Management of produced water containing back produced polymer (HPAM) is a real challenge since its limited biodegradability and its relatively high concentration in produced water (up to few hundreds of mg/L) make it difficult to discharge into surface water. The preferred option is to conduct Produced Water Re-Injection (PWRI). When PWRI requires stringent water specifications as low as 10 mg/L of dispersed hydrocarbon (HC), 2 mg/L of total suspended solids (TSS) and 5 µm particle cut size (d100), tertiary treatments become mandatory. It is, for example, the case for PWRI in matrix mode for unconsolidated and shallow sand reservoirs. The objective of this study was to better understand the impact of HPAM polymer on tertiary treatment with a focus on ceramic membrane performances in order to optimize the design of produced water treatment facilities.

Maturity assessment of these water treatment technologies highlighted numerous major risks in presence of polymer. A R&D plan was then conducted on labscale prototypes using synthetic Produced Water (PW) containing polymer.

The tests performed with low pore size membrane (< 1 µm) met the specifications but the polymer was retained by the membrane which caused severe fouling and thus low productivity. Inversely, with pore size larger than 1µm, the polymer went through the membrane which strongly enhanced the productivity. However, with such large pores, the specifications are not anymore guaranteed. Two strategies were then identified and tested: (i) combine coagulation and membrane filtration or (ii) combine oxidation and membrane filtration using low pore size membranes. The use of coagulant (FeCl3) was very effective to precipitate the polymer and improve filtration performances but the management of the waste stream containing tons of precipitated polymer turned into a major showstopper. Inversely, the use of oxidation as a pre-treatment breaks polymer chains that become small enough to go through the membranes which (i) strongly improves membrane performances and (ii) enables the polymer re-injection.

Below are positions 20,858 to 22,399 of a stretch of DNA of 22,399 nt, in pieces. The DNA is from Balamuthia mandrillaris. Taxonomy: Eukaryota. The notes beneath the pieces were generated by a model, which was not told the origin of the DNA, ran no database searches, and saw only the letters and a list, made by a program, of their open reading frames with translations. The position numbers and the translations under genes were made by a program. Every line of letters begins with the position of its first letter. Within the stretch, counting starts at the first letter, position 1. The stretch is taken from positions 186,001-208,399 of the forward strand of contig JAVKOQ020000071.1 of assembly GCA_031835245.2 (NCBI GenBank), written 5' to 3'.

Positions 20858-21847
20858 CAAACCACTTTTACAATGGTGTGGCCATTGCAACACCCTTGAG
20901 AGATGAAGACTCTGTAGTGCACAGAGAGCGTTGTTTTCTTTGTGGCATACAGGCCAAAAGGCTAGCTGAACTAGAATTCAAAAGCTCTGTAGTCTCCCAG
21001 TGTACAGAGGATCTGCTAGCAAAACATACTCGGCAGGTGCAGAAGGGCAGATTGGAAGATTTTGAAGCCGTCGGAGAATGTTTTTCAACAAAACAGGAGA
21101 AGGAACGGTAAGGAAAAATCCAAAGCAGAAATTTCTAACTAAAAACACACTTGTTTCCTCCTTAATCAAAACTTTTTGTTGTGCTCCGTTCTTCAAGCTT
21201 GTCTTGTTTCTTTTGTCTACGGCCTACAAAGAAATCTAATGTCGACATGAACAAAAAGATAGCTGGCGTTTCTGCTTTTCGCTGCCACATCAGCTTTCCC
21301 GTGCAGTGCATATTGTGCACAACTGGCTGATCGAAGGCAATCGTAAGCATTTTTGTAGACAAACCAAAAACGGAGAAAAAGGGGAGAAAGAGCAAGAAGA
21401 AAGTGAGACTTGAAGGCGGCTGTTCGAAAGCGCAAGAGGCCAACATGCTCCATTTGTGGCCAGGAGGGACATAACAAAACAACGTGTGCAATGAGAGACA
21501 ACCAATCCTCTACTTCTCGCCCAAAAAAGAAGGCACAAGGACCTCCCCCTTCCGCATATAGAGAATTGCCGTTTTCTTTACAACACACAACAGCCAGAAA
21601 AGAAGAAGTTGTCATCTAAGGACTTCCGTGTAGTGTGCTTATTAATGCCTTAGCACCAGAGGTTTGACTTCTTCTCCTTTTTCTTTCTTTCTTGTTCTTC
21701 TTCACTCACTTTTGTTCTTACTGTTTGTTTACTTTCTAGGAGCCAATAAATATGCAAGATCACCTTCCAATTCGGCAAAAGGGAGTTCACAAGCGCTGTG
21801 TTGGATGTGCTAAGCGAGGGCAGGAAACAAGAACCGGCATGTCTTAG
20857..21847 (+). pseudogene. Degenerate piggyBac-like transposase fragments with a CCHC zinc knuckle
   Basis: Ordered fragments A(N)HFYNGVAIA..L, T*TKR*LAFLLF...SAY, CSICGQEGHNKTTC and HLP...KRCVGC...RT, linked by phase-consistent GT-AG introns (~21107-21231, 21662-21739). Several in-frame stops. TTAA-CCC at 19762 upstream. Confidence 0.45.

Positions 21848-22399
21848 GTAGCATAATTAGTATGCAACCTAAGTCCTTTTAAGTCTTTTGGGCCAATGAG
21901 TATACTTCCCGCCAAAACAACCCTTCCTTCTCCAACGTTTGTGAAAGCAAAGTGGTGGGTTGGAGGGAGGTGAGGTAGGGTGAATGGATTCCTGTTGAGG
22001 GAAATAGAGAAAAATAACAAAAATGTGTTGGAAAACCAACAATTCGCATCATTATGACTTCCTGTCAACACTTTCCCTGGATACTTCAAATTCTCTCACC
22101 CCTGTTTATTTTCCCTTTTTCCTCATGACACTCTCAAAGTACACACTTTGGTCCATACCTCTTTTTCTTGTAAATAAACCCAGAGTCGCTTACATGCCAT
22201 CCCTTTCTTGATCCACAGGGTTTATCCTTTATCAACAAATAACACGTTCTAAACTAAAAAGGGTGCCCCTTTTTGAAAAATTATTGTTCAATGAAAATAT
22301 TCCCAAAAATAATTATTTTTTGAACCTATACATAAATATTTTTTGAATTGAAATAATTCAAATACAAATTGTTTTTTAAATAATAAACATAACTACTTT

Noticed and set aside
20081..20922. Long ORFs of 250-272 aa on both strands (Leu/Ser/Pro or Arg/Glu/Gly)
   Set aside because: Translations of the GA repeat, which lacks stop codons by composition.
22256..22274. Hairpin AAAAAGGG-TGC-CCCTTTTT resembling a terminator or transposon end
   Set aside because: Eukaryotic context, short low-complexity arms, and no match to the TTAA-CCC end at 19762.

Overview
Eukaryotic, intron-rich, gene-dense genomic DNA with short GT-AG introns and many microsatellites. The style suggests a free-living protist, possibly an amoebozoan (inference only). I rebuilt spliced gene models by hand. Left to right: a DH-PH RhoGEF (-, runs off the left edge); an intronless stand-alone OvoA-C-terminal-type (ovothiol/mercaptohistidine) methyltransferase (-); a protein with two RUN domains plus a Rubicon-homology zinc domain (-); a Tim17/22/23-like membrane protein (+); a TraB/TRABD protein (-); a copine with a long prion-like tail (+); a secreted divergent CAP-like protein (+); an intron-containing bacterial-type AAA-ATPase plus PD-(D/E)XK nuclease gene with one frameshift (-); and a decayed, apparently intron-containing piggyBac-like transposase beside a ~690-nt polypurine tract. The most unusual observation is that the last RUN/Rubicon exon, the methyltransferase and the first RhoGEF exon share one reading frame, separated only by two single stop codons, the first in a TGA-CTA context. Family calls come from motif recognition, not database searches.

This combination was successfully tested in batch but also in continuous mode using commercial membranes. The performances were then compared with other type of tertiary treatment technologies such as media filter (sand and walnut). In the context of PWRI in matrix mode for unconsolidated sand reservoirs (or any case that would require such stringent water specifications), membrane technology combined with oxidation is today a promising option deserving qualification tests at a larger scale.

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